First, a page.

Dauphin's Sends Mobile Bay Dining Sky-High
Bob Baumhower’s Newest Restaurant Concept Arrives in Downtown Mobile
(Mobile, AL) It’s a view that stopped the French in their tracks more than 300 years ago. Spanning more than 75 nautical miles of Mobile Bay, Dauphin’s dining panorama high atop downtown Mobile’s Trustmark Bank Building almost upstages the remarkable menu. “We like to think we’re re-introducing this city to its own waterfront,” offers Executive Chef/Partner Steve Zucker. “The view is nearly 360 degrees from far up the Mobile River south all the way to Dauphin Island on a clear day. There’s nothing like it anywhere in the region, and our goal is an overall dining experience that’s just as overwhelming.”
Dauphin’s offers a menu of “classic coastal cuisine with hints of Caribbean and Creole soul” as Zucker describes. “Our absolute focus is locally-sourced products and foods. We’re finding fish and produce from the Alabama Coastal Farm and Fish Market, and cheeses from Sweet Home Farm in Elberta and Belle Chevre in Elkmont. Our chops come from the Alabama Fatback Pig Project, and we use a completely natural meat from SRA Butcher in Birmingham,” says Zucker. “Baumhower Restaurants were some of the first to serve only Alabama Gulf Seafood. We’re excited to add a locally-sourced gourmet oyster grown right here in Mobile Bay and now getting attention all over the country.”
That commitment to seafood seems natural when….you’re a dolphin. As in legendary NFL footballer and former Miami Dolphin Bob Baumhower. The name Dauphin’s is a playful twist on his own history and Mobile’s too: the “dauphin” was the title of the French crown prince when that country founded Mobile in 1702.
Dauphin’s is the latest ingredient to Baumhower’s restaurant gumbo known as Aloha Hospitality, a diverse 13-restaurant celebration of southern comfort food, island-style seafood and now classic coastal with a French Creole soul.
“French Creole is misunderstood,” says Baumhower. “People think it’s French New Orleans. But French Creole is really a much older mix of many influences that made their way to Mobile and New Orleans. That heritage is Spanish, French, Native American, African and more. It’s a culture that’s essential to our menu.” Baumhower’s boat-hopping through the Caribbean and up to Mobile during his Miami football days inspired the love of creole flavors he maintains today.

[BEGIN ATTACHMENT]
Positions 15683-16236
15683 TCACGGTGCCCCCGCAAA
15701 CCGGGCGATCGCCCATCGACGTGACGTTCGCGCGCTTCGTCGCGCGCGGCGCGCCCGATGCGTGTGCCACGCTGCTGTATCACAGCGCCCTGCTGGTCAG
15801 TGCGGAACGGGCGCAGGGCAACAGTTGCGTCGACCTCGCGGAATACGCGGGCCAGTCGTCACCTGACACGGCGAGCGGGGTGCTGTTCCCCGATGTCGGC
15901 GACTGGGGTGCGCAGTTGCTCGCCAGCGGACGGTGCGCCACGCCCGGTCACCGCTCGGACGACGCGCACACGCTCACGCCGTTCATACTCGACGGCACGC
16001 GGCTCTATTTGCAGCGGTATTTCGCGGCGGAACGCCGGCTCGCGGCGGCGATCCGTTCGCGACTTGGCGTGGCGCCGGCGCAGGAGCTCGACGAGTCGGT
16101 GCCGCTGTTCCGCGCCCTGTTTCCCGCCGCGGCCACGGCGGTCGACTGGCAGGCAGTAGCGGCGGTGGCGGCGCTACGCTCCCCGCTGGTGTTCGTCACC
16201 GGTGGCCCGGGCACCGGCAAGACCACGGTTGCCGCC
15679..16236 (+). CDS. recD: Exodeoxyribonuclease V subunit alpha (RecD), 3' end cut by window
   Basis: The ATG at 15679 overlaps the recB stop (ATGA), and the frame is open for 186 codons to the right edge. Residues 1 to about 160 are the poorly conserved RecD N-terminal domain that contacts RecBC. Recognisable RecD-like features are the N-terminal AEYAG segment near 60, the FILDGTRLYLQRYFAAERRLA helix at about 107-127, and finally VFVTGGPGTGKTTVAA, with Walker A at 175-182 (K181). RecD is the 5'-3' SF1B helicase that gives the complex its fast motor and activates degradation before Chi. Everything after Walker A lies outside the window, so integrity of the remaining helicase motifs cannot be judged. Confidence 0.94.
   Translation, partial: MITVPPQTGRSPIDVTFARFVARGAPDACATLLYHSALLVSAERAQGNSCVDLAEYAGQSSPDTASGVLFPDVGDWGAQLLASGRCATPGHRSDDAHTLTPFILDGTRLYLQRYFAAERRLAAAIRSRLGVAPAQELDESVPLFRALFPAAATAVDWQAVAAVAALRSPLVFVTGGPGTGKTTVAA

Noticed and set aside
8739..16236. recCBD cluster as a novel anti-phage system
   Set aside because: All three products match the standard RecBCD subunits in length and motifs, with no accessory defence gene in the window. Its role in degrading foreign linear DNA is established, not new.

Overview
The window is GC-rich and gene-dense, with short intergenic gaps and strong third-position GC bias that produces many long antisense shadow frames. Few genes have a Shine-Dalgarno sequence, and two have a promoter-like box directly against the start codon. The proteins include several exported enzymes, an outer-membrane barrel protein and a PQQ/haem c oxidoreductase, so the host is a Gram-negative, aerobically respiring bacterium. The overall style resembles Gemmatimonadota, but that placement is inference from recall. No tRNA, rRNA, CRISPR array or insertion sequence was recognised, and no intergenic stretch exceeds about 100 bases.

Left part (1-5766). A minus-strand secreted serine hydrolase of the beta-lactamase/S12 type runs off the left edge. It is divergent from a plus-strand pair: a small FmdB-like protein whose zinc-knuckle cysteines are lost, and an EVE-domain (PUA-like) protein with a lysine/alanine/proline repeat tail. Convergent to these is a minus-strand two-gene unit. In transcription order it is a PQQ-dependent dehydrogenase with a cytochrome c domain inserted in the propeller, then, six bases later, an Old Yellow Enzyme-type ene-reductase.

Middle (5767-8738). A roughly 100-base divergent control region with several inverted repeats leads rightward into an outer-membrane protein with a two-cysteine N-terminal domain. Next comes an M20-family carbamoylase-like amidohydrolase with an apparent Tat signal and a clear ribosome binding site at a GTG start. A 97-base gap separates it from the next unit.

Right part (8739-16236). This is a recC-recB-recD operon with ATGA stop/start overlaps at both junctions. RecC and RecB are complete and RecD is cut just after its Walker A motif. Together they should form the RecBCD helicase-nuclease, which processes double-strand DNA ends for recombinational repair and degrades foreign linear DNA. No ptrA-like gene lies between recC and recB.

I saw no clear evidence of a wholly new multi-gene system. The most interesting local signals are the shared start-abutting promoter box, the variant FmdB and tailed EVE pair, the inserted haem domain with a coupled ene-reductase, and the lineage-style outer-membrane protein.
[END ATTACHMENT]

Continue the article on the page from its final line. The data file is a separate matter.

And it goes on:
Dauphin’s represents 7000 square feet of arguably the most coveted bit of restaurant real estate in the region. The Retirement Systems of Alabama – which owns the Trustmark Building - renovated the 34th floor space known since the late 1960’s as the Bienville Club to its new “comfortably sophisticated” hip look. Custom work from local artists joins brilliant Italian glassware by a magnificent baby grand in the piano bar surrounded by shades of blues that mirror the waterfront view.
Perhaps the best view in the house is found in the kitchen, home to the area’s first and only chef’s table. Diners of 4-6 enjoy unique kitchen and chef interaction over a southwest sun setting over the city skyline.
Chef Zucker and team share the “Farm to Table” philosophy pioneered by chefs like Mary Cleaver of “The Green Table” in New York. She’s credited with launching the movement in the 1970’s, hunting a local tomato for a customer at her Chelsea Market café and realizing our produce system was broken to the detriment of healthy dining. Today Cleaver is a friend and mentor to Dauphin’s.
Offerings include a mix of classic and current dishes – all with regional significance. West Indies salad is a crabmeat delicacy with 60-year-old roots to the beloved Bayley’s Seafood on Dauphin Island. Dauphin’s also serves fried crab claws, another iconic dish born at the still-thriving restaurant. Flip the menu to an entrée rack of lamb or “Burger with a View” featuring a ½ pound blend of Wagu Beef Brisket, dry aged short rib and chuck roast on a bun. Chef Zucker’s version of Gumbo Z’herb was just named one of Alabama’s “100 Dishes to Eat Before You Die.”
The commitment to “local” doesn’t stop at the dining table. Bar Chef Rachel Ferrand is zealous in the hunt for locally sourced additions to her classic and craft cocktails. Perhaps locally-infused honey or a touch of mint from the roof-top greenhouse. Dauphin’s pours Alabama-proud craft beers and “Alabama Moonshine.”
Baumhower likes to think there’s a common “roux” in the new culinary mix simmering downtown. Dauphin’s joins other hot Mobile restaurants serving upscale Southern innovations like Noble South, Dumbwaiters, NoJa’s and more. “In that sense I’d love to see Mobile join Birmingham and other cities in this region seeing a real culinary renaissance,” he says. “It’s the rising tide theory. We’re all about supporting each other in what I hope can be a destination dining district.”
Dauphin’s is open for Lunch and Dinner Monday-Thursday 11am-10pm, Friday 11am-11pm, and Saturday for Dinner from 4-11pm. Happy Hour featuring specials and craft cocktails from the area’s only Bar Chef 2-6pm Monday – Friday. Jazz Brunch from 11am-3pm each Sunday.